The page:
Cereal Milk Ice Cream


Alternative Blog Post Title #1: Christmas Cereal Milk Ice Cream That I Meant To Post Around Christmas

There was a tradition in my childhood home where each of us six kids got to pick out our favorite cereal for Christmas morning. You have to understand this was quite the treat as our usual breakfast fare was one giant bag of cheap mostly-healthy cereal like Cheerios (or rather "Honey Circles" or whatever name off-brand companies give them). So this one day a year, we got to gorge on Reese's Puffs or Lucky Charms or Fruity Pebbles or Cookie Crisps. And it was heaven.

I have fond memories of getting a box of Reese's Puffs all to myself so I could pour a bowl of cereal, eat until all that was left was chocolate and peanut butter flavored milk, and then pour a little more cereal so I could enjoy the crispness yet again in my deliciously flavored milk. That was the taste of Christmas morning.

So I meant to create this recipe around Christmas time to reminisce about the good ole days of Christmases at home, but, ya know, Christmas time is Christmas time and it gets insane and that never happened. But it's a good thing cereal milk is a year round flavor.



I bought three pounds of dehydrated cereal marshmallows for ice cream making. Shipping would not have been worth it otherwise and I figured that I could use quite a bit for ice cream. As it turns out, I've used less than two cups of marshmallows for the three different batches of cereal milk ice cream I've made.

Since these babies are delicious, I can't just possibly let them waste away in my cupboard so I'm using them in EVERYTHING! The few times I have shared these marshmallow strewn treats, I've had kids marvel at how long it must have taken me to pick out the marshmallows in my cereal and adults have wondered how it's a rice krispie treat but has marshmallows in it? Do they make rice krispies with marshmallows now? I like to lie to kids, so of course I tell them it took me a whole afternoon to pick out the marshmallows for their benefit and the adults look at me in amazement when I tell them I have three pounds of cereal marshmallows chillin' in my cupboard.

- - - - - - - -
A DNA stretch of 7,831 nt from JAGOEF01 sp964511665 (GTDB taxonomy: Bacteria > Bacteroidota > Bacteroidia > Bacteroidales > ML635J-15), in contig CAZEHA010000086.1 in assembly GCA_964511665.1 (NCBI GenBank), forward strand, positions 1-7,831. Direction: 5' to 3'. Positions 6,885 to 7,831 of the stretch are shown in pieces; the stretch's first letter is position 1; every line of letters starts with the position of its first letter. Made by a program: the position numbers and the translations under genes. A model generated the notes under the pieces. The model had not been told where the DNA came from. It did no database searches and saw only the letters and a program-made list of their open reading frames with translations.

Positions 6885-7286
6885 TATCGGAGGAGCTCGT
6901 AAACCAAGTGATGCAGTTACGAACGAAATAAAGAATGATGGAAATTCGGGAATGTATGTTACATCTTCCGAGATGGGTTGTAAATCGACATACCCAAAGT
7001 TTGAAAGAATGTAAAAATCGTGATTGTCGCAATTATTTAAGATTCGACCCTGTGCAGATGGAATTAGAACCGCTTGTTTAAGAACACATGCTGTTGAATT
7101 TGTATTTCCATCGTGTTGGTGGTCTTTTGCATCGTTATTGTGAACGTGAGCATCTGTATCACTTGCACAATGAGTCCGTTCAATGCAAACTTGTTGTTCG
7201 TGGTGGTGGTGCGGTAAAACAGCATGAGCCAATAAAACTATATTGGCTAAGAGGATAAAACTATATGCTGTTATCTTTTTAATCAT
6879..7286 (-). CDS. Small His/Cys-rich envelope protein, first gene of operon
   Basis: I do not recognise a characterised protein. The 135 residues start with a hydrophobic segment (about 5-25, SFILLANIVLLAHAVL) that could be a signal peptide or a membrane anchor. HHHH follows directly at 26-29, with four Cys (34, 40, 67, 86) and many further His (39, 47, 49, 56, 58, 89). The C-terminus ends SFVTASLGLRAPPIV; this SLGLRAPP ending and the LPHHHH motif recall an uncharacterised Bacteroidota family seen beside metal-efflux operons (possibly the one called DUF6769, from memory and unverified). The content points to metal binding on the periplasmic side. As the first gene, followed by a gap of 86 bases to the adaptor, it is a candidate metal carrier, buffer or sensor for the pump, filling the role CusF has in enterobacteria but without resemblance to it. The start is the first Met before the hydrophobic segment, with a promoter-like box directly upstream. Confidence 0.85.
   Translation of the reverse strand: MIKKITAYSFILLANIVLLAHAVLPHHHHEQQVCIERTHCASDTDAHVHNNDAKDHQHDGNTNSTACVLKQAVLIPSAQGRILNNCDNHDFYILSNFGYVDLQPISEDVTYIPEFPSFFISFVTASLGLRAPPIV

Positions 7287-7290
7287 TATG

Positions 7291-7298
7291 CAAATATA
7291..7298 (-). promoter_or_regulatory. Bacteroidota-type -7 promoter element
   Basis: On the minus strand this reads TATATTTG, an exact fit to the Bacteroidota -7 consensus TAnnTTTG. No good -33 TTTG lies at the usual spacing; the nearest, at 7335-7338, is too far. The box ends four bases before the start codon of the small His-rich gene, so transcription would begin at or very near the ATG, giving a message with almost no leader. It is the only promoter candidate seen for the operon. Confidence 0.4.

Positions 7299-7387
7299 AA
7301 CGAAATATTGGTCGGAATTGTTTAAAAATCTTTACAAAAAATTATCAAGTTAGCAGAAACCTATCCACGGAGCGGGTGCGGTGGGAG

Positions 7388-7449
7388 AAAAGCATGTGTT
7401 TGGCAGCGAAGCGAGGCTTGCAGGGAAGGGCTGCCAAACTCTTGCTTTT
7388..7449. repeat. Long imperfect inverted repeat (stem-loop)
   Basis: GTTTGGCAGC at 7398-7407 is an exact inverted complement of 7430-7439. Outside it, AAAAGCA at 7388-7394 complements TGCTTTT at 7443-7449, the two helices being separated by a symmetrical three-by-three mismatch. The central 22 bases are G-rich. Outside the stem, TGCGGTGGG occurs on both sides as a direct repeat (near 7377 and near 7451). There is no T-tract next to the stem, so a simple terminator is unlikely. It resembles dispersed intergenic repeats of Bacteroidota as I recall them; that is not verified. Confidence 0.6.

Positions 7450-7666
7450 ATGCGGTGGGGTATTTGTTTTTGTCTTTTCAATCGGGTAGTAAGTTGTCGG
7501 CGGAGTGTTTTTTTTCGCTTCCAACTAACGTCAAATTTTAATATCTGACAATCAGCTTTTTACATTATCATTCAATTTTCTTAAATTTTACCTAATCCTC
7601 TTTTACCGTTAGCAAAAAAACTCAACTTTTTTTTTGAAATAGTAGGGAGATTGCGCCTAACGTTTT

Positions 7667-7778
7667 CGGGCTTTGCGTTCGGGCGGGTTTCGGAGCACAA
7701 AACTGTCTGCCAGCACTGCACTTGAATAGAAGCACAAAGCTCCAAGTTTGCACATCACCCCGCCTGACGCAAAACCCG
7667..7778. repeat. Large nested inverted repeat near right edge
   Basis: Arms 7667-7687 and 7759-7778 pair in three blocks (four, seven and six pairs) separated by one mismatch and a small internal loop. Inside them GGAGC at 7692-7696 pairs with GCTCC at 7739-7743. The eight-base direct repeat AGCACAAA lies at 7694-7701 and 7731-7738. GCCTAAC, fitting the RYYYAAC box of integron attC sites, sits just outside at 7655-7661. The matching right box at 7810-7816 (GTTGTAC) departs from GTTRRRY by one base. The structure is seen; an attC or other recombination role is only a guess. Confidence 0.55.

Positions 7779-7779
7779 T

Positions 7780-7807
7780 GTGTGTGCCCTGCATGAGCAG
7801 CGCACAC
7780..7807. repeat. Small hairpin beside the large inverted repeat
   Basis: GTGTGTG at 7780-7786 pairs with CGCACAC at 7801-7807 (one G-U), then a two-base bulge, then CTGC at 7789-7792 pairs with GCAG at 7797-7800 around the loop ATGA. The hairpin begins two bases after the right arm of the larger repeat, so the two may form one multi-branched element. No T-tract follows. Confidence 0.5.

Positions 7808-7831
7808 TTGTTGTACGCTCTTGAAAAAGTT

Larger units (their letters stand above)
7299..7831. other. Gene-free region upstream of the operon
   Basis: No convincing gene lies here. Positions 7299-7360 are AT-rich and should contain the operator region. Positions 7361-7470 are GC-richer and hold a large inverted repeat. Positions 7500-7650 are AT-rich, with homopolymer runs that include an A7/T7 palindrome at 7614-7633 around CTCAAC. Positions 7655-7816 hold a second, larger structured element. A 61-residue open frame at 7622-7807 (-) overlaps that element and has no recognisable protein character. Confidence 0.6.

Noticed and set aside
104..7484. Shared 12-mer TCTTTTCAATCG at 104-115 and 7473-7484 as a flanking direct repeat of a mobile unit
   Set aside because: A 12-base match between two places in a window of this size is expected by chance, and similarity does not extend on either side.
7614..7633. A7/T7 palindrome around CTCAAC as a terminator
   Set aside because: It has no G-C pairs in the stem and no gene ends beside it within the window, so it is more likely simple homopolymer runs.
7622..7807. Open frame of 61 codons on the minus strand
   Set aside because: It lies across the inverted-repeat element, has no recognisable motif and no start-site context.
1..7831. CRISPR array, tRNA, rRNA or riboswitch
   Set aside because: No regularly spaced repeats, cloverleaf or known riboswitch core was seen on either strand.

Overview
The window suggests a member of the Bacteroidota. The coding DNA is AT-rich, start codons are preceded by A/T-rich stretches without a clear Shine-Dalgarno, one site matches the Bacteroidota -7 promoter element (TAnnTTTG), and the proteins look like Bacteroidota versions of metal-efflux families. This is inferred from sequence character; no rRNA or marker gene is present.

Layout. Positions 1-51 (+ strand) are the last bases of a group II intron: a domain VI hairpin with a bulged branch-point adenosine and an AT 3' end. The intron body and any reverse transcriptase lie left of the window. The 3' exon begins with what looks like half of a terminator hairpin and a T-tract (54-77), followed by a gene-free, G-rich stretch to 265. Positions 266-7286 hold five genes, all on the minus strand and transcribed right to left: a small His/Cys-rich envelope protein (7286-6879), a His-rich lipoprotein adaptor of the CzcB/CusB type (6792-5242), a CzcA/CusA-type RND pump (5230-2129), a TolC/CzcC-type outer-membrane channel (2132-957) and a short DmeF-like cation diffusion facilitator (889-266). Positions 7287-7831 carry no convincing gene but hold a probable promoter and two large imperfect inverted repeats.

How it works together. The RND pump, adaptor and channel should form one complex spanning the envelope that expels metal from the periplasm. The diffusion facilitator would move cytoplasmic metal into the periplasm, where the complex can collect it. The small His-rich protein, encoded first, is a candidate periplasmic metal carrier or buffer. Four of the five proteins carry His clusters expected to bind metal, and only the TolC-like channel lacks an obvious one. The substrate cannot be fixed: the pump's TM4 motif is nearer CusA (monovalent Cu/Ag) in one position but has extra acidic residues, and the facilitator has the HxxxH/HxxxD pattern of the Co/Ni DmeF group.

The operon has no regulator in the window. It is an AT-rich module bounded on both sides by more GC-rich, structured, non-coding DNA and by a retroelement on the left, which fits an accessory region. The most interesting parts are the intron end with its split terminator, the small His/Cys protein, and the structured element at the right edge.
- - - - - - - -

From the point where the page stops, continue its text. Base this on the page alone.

I have big plans for the future of these marshmallows. I'm thinking brownies and cakes and cookies and trail mix for non-healthy folk like myself. If you have any ideas, feel free to send them my way.


Alternative Blog Post Title #3: Bethany Wonka and the Cereal Factory

I love this ice cream very much so I wanted to go a little bit crazy with the extras. I did lots of thinking and brainstorming about the subject and decided to make a bowl made out of Cocoa Pebble Treats and throw on a slew of dehydrated cereal marshmallows. But now my mind won't turn away from cereal ice cream. I keep thinking of more flavors to try and more add-ins to throw in and tacos and bowls and sandwiches I could make out of different kinds of cereals.

Would it be too niched to just make ice cream made with cereals? It could be like a cute little breakfast diner except all I serve is cereal-themed ice cream. And hey! I could serve it for breakfast! I mean, if people can call fried dough filled with 90% sugar jellies and call it "breakfast," why can't I call ice cream made mostly out of milk and cereal "breakfast"? I could start a revolution. Seriously. Who's with me?


Cereal Milk Ice Cream


1 3/4 cups heavy cream
1 3/4 cups whole milk
1/4 cup skim milk powder*
1/4 tsp salt
2 cups cereal (I used Cocoa Puffs)
1/2 cup sugar, split
5 egg yolks


In a medium saucepan, use an immersion blender or whisk to combine cream, milk, and skim milk powder. Add salt, cereal, and 1/4 cup of sugar and place over medium heat. When mixture approaches a simmer and begins to steam, remove the pan from the heat and place a lid on top.

Let steep for 30 minutes.